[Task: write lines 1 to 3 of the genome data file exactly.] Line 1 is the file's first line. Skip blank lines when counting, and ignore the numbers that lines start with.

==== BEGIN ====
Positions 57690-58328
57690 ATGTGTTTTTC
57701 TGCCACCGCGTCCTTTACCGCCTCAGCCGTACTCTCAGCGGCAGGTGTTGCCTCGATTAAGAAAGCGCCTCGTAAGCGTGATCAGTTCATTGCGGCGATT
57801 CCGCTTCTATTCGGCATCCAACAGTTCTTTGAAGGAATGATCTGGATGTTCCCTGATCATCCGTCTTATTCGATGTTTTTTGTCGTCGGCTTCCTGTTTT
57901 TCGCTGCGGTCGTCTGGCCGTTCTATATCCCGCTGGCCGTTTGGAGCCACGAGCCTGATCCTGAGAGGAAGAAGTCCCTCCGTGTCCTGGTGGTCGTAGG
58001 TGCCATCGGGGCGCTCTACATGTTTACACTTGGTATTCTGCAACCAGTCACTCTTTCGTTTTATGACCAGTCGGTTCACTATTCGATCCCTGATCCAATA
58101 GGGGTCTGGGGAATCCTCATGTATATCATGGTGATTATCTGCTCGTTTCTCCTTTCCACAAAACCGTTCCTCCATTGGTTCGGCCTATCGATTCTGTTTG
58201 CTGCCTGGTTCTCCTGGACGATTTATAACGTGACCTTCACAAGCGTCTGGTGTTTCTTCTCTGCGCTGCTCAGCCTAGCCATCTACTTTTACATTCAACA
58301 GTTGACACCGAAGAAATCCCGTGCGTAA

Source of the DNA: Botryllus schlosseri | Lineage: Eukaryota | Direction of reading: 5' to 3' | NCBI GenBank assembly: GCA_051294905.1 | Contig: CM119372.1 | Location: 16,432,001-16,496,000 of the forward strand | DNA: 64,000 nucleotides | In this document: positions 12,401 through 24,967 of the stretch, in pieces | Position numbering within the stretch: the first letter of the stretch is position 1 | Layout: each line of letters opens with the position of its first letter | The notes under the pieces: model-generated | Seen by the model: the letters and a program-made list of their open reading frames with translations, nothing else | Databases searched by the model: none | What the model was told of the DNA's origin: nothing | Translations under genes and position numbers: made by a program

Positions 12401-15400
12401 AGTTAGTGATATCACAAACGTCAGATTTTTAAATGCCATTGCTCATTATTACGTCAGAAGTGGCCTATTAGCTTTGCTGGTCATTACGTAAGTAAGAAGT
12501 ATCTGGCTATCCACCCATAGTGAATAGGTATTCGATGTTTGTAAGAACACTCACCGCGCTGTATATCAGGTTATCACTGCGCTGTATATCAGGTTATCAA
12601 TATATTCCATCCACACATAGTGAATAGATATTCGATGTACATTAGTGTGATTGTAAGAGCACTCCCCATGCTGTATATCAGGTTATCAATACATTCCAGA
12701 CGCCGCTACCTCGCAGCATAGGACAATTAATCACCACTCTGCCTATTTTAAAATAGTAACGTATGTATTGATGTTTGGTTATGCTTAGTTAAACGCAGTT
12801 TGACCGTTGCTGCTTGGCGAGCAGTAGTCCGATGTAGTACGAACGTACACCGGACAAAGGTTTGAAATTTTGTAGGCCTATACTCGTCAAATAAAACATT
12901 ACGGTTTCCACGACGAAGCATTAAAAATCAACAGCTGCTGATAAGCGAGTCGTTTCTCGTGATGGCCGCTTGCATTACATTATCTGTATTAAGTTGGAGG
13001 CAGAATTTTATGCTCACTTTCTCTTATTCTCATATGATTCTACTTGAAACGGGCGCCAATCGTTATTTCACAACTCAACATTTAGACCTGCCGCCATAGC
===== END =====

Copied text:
Positions 57690-58328
57690 ATGTGTTTTTC
57701 TGCCACCGCGTCCTTTACCGCCTCAGCCGTACTCTCAGCGGCAGGTGTTGCCTCGATTAAGAAAGCGCCTCGTAAGCGTGATCAGTTCATTGCGGCGATT